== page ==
In the crypt of the Unitarian church in Quincy Center, a solemn but simple structure of gray Quincy granite, lie in repose John Adams, his wife Abigail, their son John Quincy Adams, and Louisa. The second and sixth presidents of the United States were similar in many ways: Puritans through and through, devoted to probity, learning, seriousness, and modesty in their personal and public lives. JQA was more successful as a diplomat, and indeed is considered the true author of the Monroe Doctrine. His famous quote that (America) “…goes not abroad in search of monsters to destroy” should be carved in that same Quincy granite and given to all prospective presidents. His suspicion that aspirations to empire and world power would come to no good end have proven accurate.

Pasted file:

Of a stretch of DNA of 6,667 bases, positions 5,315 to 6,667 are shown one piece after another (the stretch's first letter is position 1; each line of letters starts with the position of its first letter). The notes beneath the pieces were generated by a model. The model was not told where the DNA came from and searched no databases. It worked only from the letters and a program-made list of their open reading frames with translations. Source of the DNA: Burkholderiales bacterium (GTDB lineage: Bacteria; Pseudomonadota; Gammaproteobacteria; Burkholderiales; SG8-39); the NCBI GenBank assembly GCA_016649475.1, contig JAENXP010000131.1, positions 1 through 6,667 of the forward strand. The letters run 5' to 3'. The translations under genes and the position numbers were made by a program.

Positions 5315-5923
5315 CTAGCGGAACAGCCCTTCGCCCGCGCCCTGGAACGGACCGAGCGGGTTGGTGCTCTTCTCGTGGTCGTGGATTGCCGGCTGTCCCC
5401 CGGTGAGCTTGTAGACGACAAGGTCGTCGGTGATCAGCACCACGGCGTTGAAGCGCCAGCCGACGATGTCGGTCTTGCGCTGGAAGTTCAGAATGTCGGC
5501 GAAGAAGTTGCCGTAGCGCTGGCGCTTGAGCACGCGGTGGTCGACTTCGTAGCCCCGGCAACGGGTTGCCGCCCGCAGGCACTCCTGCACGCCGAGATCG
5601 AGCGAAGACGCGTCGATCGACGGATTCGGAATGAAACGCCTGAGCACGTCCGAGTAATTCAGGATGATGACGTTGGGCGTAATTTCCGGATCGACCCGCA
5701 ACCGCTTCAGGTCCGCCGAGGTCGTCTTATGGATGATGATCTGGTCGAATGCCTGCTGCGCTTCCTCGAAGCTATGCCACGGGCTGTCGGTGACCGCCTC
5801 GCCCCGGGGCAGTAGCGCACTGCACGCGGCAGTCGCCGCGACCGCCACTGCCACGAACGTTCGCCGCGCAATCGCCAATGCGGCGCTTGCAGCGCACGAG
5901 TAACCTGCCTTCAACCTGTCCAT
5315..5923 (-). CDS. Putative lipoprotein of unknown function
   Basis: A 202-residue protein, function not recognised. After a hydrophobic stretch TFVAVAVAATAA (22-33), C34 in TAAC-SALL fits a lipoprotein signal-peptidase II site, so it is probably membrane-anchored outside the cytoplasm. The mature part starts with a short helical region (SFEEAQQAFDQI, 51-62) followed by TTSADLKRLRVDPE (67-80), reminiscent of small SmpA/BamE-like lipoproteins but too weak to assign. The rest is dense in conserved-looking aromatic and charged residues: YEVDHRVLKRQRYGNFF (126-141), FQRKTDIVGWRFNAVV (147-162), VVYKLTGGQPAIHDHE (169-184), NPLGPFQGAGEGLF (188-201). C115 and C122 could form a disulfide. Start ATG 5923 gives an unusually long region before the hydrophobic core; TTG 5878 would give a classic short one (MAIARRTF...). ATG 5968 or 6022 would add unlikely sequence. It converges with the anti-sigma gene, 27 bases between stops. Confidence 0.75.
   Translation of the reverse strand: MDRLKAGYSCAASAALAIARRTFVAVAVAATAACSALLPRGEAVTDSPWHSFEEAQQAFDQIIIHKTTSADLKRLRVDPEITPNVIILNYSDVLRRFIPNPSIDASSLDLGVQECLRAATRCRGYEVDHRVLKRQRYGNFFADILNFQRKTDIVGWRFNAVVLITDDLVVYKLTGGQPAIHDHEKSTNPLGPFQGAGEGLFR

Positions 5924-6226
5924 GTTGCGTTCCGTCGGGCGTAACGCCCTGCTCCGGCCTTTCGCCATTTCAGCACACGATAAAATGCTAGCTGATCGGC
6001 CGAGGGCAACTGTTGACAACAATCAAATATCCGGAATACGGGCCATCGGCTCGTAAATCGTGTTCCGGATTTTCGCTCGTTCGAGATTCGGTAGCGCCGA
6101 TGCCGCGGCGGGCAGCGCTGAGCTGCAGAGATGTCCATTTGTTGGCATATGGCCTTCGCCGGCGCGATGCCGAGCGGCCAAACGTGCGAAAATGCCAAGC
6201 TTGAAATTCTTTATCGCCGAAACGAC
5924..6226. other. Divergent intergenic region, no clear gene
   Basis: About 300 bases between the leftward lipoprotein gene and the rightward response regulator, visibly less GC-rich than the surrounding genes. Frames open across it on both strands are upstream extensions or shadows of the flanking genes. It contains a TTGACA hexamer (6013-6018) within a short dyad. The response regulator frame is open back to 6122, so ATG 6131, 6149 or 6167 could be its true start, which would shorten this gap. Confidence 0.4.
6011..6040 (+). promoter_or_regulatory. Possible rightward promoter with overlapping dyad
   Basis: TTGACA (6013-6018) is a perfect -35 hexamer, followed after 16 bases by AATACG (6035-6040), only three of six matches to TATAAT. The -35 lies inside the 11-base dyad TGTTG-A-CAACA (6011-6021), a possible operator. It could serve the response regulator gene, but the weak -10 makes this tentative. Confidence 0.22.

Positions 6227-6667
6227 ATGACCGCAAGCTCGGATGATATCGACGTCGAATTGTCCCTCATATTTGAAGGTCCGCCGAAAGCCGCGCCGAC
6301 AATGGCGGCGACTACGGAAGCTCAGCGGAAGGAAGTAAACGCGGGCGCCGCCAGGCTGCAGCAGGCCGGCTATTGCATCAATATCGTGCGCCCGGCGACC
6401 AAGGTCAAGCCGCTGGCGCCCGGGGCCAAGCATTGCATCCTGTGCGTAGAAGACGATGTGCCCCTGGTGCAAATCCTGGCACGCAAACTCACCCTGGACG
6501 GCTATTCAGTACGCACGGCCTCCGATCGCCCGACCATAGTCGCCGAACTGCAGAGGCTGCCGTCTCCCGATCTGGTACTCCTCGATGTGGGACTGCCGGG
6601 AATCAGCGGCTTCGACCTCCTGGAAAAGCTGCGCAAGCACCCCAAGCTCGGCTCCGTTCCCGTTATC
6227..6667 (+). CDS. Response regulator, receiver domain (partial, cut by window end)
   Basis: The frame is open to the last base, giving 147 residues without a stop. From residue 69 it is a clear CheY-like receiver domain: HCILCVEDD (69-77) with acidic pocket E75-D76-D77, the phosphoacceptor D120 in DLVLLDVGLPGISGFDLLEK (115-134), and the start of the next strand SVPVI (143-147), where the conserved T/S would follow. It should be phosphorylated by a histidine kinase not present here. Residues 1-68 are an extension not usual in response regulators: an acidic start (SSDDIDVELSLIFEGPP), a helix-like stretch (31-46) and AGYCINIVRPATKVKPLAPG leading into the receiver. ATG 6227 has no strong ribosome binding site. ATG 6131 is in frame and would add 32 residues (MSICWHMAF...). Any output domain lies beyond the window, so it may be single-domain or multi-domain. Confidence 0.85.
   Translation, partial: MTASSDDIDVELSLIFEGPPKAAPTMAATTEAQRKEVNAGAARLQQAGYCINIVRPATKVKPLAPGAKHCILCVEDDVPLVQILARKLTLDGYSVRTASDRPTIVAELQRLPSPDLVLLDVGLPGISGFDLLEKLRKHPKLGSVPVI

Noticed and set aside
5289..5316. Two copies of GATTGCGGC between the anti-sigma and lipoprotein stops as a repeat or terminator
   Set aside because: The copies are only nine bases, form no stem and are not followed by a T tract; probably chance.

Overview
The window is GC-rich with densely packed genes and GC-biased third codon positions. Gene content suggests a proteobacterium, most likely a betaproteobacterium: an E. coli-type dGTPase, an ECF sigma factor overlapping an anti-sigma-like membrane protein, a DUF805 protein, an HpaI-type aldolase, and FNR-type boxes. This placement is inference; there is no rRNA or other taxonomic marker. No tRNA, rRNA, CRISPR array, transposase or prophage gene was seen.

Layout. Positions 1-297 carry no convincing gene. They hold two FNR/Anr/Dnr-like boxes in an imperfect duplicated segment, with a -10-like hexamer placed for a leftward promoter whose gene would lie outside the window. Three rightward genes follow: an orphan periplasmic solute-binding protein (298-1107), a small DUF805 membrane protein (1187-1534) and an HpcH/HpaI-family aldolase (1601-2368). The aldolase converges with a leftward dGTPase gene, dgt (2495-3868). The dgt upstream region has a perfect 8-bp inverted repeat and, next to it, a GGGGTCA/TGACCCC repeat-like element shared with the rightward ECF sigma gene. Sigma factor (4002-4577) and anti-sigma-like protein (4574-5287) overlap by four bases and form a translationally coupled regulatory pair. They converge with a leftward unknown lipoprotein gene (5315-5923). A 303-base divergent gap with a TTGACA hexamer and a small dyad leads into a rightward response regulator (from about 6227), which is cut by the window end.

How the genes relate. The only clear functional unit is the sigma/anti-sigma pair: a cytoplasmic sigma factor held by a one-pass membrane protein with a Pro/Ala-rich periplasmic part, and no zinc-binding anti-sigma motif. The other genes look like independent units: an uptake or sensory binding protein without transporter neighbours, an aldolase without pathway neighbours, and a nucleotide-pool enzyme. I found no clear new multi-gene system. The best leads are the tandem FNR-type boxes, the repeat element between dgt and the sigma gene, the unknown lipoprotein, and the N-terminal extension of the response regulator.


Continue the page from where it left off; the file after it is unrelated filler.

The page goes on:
Like Jimmy Carter, another one term president, JQA’s life is more celebrated for the things not connected to his presidency. Traub’s insight into this figure of the early republic is sympathetic but realistic. “We are all Jacksonians – all democrats,” he notes in the book’s introduction, but this republican, anti-democratic strain… “represents a defunct evolutionary line in American political life.”
Plato’s notion of paternal, brainy guardians must have been an attractive model for the early presidents; given our age of Trump-ian popularism perhaps there will be a reaction, a return to some sort of high-minded standard. But there will never be another John Quincy Adams as president; the age of television would preclude a short, bald, didactic moralist from ascending the ladder to chief magistrate. JQA in the 21st century would be a professor who sends learned, protesting epistles to the newspaper editor, hoping to rouse a readership of the concerned and the patriotic to action.
Thomas Filbin has reviewed books for The New York Times Book Review, the Boston Sunday Globe, and The Hudson Review.